There exists a kind of long-standing rivalry between the French and the English (and the Americans). Some of it is rooted in history, but could some of it come from language? Here's an interesting little theory about why the French, at least, find English-speakers annoying.
Any two nations that spend a long time next to each other are going to develop a rivalry. That certainly happened between France and England. That national irritation has transferred to America. For some reason, the "cheese-eating surrender monkeys," and the "burger-eating invasion monkeys," are locked into a state of mutual irritation.
One man thinks that, while the English and the Americans have no reason to develop eye twitches around the French, the French have good reason for their instinctive irritation. Spoken English might be designed to get on French nerves. Why? Because they can't ignore it.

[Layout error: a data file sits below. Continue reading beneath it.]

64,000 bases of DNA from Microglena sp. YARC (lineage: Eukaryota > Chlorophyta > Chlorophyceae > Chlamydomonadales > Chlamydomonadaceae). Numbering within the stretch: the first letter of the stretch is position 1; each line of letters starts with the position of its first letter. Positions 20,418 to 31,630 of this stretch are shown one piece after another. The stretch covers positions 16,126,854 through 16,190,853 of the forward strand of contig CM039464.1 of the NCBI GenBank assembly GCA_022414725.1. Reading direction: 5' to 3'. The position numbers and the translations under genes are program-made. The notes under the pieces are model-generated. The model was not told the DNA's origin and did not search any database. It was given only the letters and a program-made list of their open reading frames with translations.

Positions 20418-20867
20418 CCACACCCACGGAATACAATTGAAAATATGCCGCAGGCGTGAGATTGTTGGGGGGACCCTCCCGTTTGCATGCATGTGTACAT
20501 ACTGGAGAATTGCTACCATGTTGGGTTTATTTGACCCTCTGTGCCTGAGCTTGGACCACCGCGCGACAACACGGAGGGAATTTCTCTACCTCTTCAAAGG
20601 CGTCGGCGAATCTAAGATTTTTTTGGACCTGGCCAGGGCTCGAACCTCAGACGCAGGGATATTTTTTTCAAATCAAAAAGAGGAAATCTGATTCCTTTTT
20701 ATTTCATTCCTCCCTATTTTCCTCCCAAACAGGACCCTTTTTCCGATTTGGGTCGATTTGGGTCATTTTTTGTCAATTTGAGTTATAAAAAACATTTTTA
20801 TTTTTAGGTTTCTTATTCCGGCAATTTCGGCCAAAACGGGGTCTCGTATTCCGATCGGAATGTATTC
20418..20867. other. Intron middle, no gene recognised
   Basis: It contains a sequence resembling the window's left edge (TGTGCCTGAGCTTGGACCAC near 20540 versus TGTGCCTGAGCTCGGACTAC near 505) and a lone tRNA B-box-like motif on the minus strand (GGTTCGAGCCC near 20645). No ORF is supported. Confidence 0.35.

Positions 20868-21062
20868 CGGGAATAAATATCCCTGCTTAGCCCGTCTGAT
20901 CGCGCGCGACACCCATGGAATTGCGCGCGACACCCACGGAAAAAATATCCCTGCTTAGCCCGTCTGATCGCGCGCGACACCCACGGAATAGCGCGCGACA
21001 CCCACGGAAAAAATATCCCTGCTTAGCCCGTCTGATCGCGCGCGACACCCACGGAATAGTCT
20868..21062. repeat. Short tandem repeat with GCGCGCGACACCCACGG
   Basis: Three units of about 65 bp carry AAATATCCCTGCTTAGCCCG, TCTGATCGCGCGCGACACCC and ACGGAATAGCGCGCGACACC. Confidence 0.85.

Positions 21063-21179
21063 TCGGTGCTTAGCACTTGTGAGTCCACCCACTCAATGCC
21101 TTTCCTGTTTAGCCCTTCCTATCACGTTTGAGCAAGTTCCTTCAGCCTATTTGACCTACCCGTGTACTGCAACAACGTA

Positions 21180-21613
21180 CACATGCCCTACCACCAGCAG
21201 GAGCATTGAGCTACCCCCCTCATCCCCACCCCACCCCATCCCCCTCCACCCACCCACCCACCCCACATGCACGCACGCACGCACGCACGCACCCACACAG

If you're trying to get some work done, a steady conversation outside your door might not distract you. A fight definitely will. It's not just the emotion - it's the sudden shifts from loud to quiet to loud again. According to David Huron, a musicologist at Ohio State University, this is the roughness of the sound, the way it jaggedly changes amplitude.
While spoken French is, in general, very even and steady, English is rougher. English speakers stress certain words, or certain parts of words. To French ears, Huron believes, those stresses seem to come out of nowhere, making spoken the equivalent of someone playing with the volume of the television. Soft would be good. Loud would be tolerable. But unpredictably soft and loud will drive anyone crazy.
It's not a proven idea, but it's an interesting notion. It's also somewhat of a dispiriting one. Forget world peace, because some cultures have languages that are designed to antagonize each other.